The Mega-church model runs from the top down. Paid staff create and execute “programs” for the congregation who behave much like spectators. The pressure is on to create and maintain as many programs or ministries as needed to cover every segment of the demographic. Much money and manpower is required to be all things to all people. In the end the pews are filled with people, but are they just sitting there? Are the individual Christians growing? That is the question. Is a large building and masses of people the true measure of a church's success? If this is the measure of success, why then are so few churches succeeding, since less than one half of one percent of all churches in America have congregations over two thousand?
One problem Brandon sees is that, most churches look at other churches as competition rather than fellow workers for the kingdom of God. Every church feels it must offer every program, just as the mega-churches do, to “win” people to their church. All needs and ministries must be met at one place, since most feel theirs is the only place. This creates a burden that bears heavy on small churches that have limited resources. How can they compete?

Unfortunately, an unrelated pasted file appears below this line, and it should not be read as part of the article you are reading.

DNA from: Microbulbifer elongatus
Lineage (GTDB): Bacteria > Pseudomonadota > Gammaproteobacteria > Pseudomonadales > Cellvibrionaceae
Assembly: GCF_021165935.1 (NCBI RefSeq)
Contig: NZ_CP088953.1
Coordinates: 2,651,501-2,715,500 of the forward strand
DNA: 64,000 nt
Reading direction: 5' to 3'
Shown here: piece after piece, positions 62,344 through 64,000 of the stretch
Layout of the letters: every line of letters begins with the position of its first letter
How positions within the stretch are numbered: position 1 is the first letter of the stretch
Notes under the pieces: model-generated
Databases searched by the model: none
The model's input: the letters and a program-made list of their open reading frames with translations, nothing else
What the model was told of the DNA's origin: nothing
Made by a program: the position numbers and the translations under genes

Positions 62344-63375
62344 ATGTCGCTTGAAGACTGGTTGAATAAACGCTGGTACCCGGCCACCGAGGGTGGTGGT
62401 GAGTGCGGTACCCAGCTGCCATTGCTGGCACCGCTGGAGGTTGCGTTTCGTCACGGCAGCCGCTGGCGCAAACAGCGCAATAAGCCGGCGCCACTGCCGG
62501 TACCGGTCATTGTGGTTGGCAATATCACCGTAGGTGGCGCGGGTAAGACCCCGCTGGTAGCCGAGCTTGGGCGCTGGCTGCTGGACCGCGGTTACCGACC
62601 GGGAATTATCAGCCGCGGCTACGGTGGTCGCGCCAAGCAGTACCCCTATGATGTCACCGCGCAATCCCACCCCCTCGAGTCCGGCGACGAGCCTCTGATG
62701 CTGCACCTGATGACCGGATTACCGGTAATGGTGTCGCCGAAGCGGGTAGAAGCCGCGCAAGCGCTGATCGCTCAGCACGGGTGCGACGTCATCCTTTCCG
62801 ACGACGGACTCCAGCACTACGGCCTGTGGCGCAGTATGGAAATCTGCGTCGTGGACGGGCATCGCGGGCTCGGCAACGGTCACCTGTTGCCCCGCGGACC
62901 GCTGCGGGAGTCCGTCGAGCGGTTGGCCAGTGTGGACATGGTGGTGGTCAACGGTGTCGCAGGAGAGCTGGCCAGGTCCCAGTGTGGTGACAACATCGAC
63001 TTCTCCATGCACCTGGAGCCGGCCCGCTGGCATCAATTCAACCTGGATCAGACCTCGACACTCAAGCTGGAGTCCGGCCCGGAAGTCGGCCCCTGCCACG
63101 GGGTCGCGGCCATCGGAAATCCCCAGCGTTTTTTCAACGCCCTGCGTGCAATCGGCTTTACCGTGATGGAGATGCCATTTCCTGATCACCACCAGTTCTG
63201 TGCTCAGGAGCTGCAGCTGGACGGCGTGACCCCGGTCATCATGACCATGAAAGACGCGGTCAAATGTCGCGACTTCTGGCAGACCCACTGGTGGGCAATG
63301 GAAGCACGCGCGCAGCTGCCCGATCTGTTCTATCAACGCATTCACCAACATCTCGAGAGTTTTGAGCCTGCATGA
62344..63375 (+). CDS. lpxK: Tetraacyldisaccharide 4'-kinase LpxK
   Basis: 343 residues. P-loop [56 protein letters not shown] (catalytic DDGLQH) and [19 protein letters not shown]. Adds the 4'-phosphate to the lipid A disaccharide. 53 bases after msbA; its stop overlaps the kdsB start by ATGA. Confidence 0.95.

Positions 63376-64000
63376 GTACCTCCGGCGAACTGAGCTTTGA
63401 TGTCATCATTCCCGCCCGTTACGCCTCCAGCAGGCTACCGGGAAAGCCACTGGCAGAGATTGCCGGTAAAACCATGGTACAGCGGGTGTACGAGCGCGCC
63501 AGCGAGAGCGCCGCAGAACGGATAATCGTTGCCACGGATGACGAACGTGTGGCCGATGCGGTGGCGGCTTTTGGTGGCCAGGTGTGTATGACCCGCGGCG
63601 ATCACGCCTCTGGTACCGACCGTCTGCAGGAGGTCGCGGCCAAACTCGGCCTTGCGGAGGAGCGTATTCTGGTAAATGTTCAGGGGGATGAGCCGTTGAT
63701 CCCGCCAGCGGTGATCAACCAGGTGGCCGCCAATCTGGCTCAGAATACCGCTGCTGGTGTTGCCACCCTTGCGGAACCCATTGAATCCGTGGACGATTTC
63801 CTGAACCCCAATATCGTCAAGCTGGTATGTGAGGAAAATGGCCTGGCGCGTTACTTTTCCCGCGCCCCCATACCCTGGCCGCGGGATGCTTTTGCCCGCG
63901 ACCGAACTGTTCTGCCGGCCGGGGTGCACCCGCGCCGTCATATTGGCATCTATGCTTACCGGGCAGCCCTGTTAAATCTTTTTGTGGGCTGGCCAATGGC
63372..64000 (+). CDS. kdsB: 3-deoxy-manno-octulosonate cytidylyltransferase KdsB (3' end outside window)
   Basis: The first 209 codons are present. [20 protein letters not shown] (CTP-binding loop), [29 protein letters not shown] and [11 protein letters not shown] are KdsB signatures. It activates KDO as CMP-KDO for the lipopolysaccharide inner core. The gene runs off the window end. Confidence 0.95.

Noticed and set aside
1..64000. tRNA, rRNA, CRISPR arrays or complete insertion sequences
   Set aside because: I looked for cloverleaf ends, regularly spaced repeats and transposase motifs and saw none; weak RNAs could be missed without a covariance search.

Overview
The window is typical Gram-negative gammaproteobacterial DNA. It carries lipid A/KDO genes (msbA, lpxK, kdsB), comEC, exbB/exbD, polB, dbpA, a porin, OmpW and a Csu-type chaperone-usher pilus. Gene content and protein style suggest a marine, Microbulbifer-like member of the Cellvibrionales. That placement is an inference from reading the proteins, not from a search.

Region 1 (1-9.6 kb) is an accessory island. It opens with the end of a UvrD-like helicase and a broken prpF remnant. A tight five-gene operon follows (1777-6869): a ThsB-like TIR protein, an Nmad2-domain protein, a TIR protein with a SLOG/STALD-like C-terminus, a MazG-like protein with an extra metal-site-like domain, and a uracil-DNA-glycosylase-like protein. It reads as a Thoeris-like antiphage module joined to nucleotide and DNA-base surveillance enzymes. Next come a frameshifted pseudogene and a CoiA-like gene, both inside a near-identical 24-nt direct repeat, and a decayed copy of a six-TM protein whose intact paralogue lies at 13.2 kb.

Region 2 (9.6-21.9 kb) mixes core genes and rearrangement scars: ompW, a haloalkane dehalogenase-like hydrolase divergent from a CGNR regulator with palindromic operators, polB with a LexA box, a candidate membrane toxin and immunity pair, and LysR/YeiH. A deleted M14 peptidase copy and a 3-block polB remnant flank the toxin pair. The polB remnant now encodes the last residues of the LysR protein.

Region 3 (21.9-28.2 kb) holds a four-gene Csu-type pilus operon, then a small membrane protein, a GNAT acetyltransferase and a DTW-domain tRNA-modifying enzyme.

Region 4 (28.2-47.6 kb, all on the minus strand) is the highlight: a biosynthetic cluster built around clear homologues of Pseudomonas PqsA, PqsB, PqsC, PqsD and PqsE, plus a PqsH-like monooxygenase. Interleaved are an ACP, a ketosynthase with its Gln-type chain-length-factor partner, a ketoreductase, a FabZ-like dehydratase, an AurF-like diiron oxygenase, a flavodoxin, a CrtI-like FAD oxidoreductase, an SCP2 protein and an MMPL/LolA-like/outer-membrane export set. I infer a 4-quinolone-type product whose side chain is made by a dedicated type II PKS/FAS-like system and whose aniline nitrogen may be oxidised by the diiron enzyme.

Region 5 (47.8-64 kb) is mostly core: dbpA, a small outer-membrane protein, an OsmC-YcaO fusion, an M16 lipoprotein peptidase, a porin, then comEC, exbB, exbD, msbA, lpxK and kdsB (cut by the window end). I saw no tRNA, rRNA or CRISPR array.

The author challenges small churches to quit competing, and instead look to see how they can meet specific needs for the kingdom. There are so many churches in America, must each and everyone have every single strength. Shouldn't some excel in one area and yet another in a differing area? By embracing a church’s unique strengths, as opposed to only focusing on what it may lack, its work will be much more beneficial to the kingdom of God. So much more can be accomplished by acknowledging and utilizing the gifts God has given to a particular church as opposed to always seeking those things that appear to be lacking.
So what are some of the strengths that the small church can utilize? This book explains five that smaller churches have to their advantage: The ability to be authentic, nimble (lean), equipping, inter-generational, and productive in training.
The one thing today’s generation values above all else is authenticity. They can spot a phony a mile away. They have grown up with media and marketing trying to create and supply their every desire and have come to treat all things polished and shiny with skepticism. They don’t want a performance. They want real life.